To meat or not to meat? That is the (very personal) question.

I was approximately twelve-years-old and I wanted a snack. I skipped onto the brown carpet of our very 1970’s kitchen and grabbed a piece of fruit from the fridge. There was an unconscious, almost robotic nature to my movements because I was at home doing something that I did almost every day, I barely had to think about it. I turned quickly on my heel to the sink behind me so that I could give my snack a quick rinse before eating it. This time, though, I was stopped in my tracks. There in the steel bins lay several skinned rabbits in a bath of water. I dropped my fruit and ran to my room in tears swearing to myself that I would never eat rabbit again.

Meat and hunting have been a part of my life and my family culture for as long as I can remember. I grew up in a family that was stable, but I know my parents always struggled to make ends meet for our family of six. One of the ways they made that possible was by growing a garden for fruits and vegetables, keeping chickens for eggs, and hunting for meat. While I find hunting for sport/trophies completely despicable, I have a great deal of respect for hunters who make good use of the animal they cull. They obtain their meat in a way that, to me, seems honest and respectful. There is a personal relationship between hunter and prey that is meaningful. I will take hunting any day over the industrial meat complex. I just don’t want to participate in the act, which is one of the reasons why I don’t eat meat.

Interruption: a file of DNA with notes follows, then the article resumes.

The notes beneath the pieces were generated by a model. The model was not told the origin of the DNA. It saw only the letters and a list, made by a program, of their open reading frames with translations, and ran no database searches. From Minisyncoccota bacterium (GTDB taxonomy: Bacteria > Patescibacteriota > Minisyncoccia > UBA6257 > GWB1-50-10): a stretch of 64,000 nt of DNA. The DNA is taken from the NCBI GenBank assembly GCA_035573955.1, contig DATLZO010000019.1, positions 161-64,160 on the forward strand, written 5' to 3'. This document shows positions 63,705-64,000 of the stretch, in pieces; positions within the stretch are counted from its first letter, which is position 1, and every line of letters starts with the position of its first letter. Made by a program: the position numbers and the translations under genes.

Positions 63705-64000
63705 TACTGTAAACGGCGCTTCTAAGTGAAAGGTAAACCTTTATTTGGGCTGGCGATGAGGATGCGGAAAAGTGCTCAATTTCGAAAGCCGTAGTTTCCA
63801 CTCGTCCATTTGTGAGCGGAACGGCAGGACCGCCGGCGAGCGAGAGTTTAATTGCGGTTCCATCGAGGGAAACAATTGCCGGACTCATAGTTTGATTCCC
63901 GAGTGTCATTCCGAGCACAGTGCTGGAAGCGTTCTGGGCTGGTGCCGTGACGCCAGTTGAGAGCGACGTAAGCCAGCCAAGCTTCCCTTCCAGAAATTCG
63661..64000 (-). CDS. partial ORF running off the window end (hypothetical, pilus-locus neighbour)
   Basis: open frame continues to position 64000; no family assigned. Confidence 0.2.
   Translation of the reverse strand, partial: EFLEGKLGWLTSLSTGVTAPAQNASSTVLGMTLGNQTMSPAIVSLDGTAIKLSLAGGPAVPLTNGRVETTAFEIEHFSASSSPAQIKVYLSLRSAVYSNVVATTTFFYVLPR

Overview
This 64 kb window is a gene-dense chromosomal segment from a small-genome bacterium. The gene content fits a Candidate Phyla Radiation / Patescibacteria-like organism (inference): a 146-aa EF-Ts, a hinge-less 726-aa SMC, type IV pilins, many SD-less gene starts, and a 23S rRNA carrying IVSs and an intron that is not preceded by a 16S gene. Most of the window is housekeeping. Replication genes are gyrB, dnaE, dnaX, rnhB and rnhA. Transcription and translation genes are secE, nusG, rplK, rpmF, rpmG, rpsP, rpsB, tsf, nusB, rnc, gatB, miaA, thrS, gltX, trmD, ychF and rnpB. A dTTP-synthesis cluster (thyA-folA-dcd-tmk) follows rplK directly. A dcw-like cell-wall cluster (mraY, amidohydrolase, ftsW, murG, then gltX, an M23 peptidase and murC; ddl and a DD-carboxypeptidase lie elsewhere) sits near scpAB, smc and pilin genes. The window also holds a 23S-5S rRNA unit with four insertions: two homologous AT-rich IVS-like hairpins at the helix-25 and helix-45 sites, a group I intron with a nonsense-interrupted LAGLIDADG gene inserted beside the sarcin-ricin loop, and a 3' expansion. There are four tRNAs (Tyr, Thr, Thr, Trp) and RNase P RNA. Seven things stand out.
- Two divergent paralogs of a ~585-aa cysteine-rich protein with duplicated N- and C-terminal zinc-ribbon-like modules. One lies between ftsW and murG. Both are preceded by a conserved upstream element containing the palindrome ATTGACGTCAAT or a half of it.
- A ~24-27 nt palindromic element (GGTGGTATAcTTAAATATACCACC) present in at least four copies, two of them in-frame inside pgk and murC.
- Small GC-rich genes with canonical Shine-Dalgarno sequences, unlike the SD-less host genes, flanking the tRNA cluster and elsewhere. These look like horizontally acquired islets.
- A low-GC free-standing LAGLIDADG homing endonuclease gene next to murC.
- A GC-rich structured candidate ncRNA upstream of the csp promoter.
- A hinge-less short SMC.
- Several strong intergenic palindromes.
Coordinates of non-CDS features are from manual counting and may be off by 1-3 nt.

When I was sixteen-years-old I declared myself vegetarian. I lived in a small community in Colorado with an economy powered by two things: ranching and hunting related tourism. My news was not well-received amongst the locals. My family on the other hand, was much more accepting of my decision. I spent the first couple of years as a vegetarian feeling horrible. I had no idea what I was doing and my body was a mess. Apparently replacing ribs and turkey with snack cakes and cola doesn’t really pan out well for the body. (If you would like to know more about why I became a vegetarian, click here).

In college, I got serious about learning how to be a vegetarian. I learned how to incorporate beans and legumes as well as whole grains and tons of vegetables into my diet. This helped me feel better and stronger than I did at the start of my vegetarian lifestyle. It was empowering to be in control of my diet and I realized that a lot of people thought that it was “cool” that I didn’t eat meat. That was certainly a motivator to keep up the lifestyle!

Unfortunately, while I learned a lot about how to be a healthier vegetarian, I was also making some very unhealthy choices as well. During the first few years that I was veggie, there really weren’t a lot of options for me other than vegetables and junk food. However, the food scientists caught up to me quickly. Suddenly I found myself surrounded by the possibilities made available to me by the amazing technology of products such as “soy grounds” and “chik’n”. I embraced these new food-like products with fervor and cooked with them almost every night.

Slowly, I began to feel sluggish and I often found myself hungry late at night because my dinner didn’t satisfy me. As my husband and I negotiated our way through a hard time in our marriage, we found our way to common ground in a shared love and respect for food. We began the process of slowly eliminating most of the processed food in our home, including the cellulose-filled and incredibly expensive packages of “meat.” It suddenly seemed super gross to me.

Our hens peck the yard with the coop in the background.